Can my employer remove my name from a patent after it is allowed (but not issued yet) and the fees are paid for?

  • Are you an actual inventor? Is there at least one claim you are responsible for?
    – Eric S
    Commented Aug 24, 2021 at 0:37
  • yes, I am one of the inventors and I am responsible for at least one claim.
    – Andrew
    Commented Aug 24, 2021 at 0:46
  • After the issue fee is paid it is hard to make any changes. Why do you think they are doing this?
    – George White
    Commented Aug 24, 2021 at 1:53

2 Answers 2


Before the AIA law changing inventorship was difficult and in some cases impossible. Some changes required statements that the previous inventor listing was an "error [that] occurred without deceptive intention".

Under AIA it is very easy to change. It requires an oath or declaration of anyone being added. See the rule 37 CFR 148.

A company would not properly remove an inventor at this late stage unless they thought the listed person did not make a conceptual contribution to any allowed claim. Even then, an excess inventor is better for enforceability than an erroneously removed inventor.

Improperly, they might consider removing someone if that person was fighting the company's plans.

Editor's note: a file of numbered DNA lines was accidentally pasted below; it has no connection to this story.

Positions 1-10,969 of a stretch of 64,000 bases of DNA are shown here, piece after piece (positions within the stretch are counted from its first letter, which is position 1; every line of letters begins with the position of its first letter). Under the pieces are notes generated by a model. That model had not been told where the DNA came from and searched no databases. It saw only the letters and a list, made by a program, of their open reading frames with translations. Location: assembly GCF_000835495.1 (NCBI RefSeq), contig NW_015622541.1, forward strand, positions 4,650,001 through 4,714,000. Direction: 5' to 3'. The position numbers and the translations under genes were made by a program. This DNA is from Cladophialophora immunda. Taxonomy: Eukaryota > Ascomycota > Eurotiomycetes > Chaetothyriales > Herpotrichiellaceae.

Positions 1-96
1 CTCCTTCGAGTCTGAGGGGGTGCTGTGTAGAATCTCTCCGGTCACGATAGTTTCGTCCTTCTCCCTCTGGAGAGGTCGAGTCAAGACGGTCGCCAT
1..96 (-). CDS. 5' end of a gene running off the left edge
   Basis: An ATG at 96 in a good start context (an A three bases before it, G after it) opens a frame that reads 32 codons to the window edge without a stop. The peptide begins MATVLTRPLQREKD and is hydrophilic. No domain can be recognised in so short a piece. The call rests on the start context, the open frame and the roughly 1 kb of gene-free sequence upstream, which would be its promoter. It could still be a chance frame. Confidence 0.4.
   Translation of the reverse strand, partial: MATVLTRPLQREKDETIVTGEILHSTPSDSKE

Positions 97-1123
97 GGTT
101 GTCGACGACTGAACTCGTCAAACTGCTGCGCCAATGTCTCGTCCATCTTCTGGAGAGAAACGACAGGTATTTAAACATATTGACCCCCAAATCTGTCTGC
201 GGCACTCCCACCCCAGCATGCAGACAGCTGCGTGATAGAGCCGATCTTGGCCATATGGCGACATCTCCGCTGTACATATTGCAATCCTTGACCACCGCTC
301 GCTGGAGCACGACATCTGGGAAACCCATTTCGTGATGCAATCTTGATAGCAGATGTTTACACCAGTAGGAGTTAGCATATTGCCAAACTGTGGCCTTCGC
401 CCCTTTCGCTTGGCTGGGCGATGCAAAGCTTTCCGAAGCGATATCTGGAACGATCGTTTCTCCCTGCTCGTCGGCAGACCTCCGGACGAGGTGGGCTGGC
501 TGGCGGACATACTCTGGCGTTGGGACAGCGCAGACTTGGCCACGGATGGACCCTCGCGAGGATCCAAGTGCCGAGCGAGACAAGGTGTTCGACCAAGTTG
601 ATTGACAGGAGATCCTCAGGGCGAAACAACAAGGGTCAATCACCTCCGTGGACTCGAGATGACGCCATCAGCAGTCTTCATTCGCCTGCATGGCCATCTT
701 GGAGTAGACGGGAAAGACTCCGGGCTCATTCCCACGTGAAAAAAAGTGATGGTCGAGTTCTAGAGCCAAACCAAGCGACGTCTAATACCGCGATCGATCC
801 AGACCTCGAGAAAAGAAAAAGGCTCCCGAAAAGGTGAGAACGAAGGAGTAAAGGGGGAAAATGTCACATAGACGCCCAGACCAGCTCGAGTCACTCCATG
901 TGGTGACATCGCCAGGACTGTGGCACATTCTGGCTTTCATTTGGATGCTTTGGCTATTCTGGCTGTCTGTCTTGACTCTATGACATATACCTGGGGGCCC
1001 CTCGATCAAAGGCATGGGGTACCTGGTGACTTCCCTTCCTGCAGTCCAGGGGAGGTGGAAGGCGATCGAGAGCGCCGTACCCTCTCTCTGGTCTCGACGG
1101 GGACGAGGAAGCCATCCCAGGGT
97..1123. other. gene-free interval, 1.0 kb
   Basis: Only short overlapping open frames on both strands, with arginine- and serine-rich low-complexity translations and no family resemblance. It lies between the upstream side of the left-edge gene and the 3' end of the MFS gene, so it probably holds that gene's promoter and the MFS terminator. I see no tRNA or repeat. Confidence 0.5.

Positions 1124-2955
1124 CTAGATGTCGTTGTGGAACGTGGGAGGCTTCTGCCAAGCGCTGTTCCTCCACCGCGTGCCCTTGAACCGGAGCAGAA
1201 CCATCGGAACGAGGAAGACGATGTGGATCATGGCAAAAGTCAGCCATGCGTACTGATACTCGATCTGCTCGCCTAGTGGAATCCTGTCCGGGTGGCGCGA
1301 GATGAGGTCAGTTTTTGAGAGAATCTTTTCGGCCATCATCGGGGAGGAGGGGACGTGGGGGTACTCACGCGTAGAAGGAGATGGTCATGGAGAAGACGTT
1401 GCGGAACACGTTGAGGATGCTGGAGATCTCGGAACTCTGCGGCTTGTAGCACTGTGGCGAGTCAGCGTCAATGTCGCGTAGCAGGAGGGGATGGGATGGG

The usual arrangement with inventors working in a company is that the company owns the work product and the inventors have no ownership. Some companies like the one I last worked at provided an award at a patents issuance as an incentive. If this is the case with you, then there is little reason for the company to try to exclude you as it doesn't change their ownership of the patent to leave you in. I believe (I am not a lawyer) that excluding an actual inventor from a patent might provide grounds to invalidate the patent. Perhaps you should make your management aware of this.

  • Before AIA patents were invalidated for incorrect inventorship. If the required person could not attest that there had been "no deceptive intent" then it couldn't be fixed during litigation and was deemed invalid. Under AIA that is not required so the plaintiff can fix inverntorship in the middle of litigation and avoid the worst case. Still, it makes a patent weaker to have inventorship wrong.
    – George White
    Commented Aug 24, 2021 at 23:52

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